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Thousands of Dogs Suffering Due to their Breed

27 August 2014
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UK - Bentley the Shar Pei is just one of thousands of dogs across the UK who could be suffering from painful and serious conditions due to their breed.

The young dog was brought to PDSA after he was adopted earlier this year by his current owner Chantelle Meloy. She immediately noticed that there was a real problem with his eyes and knew that he had to be checked over by PDSA vets

Chantelle said: “When I took Bentley on he wasn’t in a great way and clearly had some health problems.”

Not only were Bentley’s eyelids turned inwards but excess skin also hung over his eyes, which meant he couldn’t see.

Bentley with PDSA Head Nurse Michael De Lacy Costello
Bentley with PDSA Head Nurse Michael De Lacy Costello

The eye condition he was suffering from, known as entropion, is a deformity of the eyelids causing them to roll inwards and is common in some breeds such as the Shar Pei.

It can cause serious irritation and the permanent rubbing of eyelashes against the eye can be very painful. If pets don’t receive treatment the condition can cause chronic damage to the eye, leading to discomfort and pain throughout their lives.

Chantelle was advised that the only way to stop these problems permanently was for Bentley to undergo an operation to remove the excess skin from the top of his head and to have his eyelids corrected. He underwent this delicate surgery in February 2014, and his story has been featured on the BBC’s Young Vets programme.

PDSA vets say some serious health conditions are associated with certain breeds, which can cause pain and distress; in some cases affected pets require surgery or long term medication. Vets encourage anyone thinking of purchasing or acquiring a pet to carry out thorough research first.

Michael De Lacy Costello, Head Nurse at PDSA New Cross, where Bentley was treated, said the pet was one of the lucky ones as his new owner Chantelle had taken quick, positive action to help him and stop him from suffering.

He said: “When our vets examined Bentley it was clear the excess of skin on his forehead was causing serious drooping over his eyes – effectively blinding him. This was having a detrimental effect on both his health and overall quality of life. Chantelle did exactly the right thing – bringing her dog to us to see how we could help him.”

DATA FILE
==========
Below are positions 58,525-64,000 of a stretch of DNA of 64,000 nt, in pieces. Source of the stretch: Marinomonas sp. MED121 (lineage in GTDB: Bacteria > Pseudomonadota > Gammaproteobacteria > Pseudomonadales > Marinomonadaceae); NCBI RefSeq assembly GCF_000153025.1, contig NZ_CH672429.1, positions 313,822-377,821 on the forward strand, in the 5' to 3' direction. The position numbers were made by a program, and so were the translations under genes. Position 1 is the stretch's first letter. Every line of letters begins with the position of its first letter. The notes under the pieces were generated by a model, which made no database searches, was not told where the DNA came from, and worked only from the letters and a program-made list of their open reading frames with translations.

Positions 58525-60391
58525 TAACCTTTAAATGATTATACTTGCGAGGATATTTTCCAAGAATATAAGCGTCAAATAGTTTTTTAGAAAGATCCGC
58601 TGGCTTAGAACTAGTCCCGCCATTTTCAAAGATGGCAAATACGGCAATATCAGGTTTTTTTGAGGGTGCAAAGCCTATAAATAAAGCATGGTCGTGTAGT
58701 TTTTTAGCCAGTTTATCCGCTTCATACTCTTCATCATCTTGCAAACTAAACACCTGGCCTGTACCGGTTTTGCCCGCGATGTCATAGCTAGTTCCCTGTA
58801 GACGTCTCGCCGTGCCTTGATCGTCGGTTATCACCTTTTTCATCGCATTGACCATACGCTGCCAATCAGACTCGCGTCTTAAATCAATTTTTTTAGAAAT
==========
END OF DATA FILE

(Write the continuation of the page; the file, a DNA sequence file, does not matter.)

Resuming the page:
PDSA vets advised Chantelle that the only way to stop these problems permanently was for Bentley to undergo an operation to remove the excess skin from the top of his head and to have his eyelids corrected. He underwent this delicate surgery in February 2014, and his story has been featured on the BBC’s Young Vets programme.

Chantelle said she was extremely grateful to PDSA for the treatment Bentley received and said it had made a huge difference to his quality of life.

She said: “He needed regular check-ups for quite a while, so it was hard work for us and Bentley – I felt so sorry for him. But he’s like a different dog now, he can run, play fetch, and has even learnt to catch a big ball. It’s completely changed his life! I’m so grateful to PDSA for doing this surgery and can’t thank them enough. He was blind but now he can see again.”

PDSA vet, Paul Manktelow, said that many people were unaware of the serious conditions that some pets can develop due to breeding issues.

He said: “This was absolutely a welfare operation and not a cosmetic procedure. The Shar Pei breed is seen as being very appealing due to the large, loose folds of skin. However they can be particularly prone to skin infections and entropion, where the eyelids fold inwards, and research shows that they’re about 130 times more likely to have this condition than other breeds or crossbreeds.*

“We’d always advise owners getting any type of dog to discuss this with their vet before they purchase or adopt one. Owners have to do the right research before getting a pet.”

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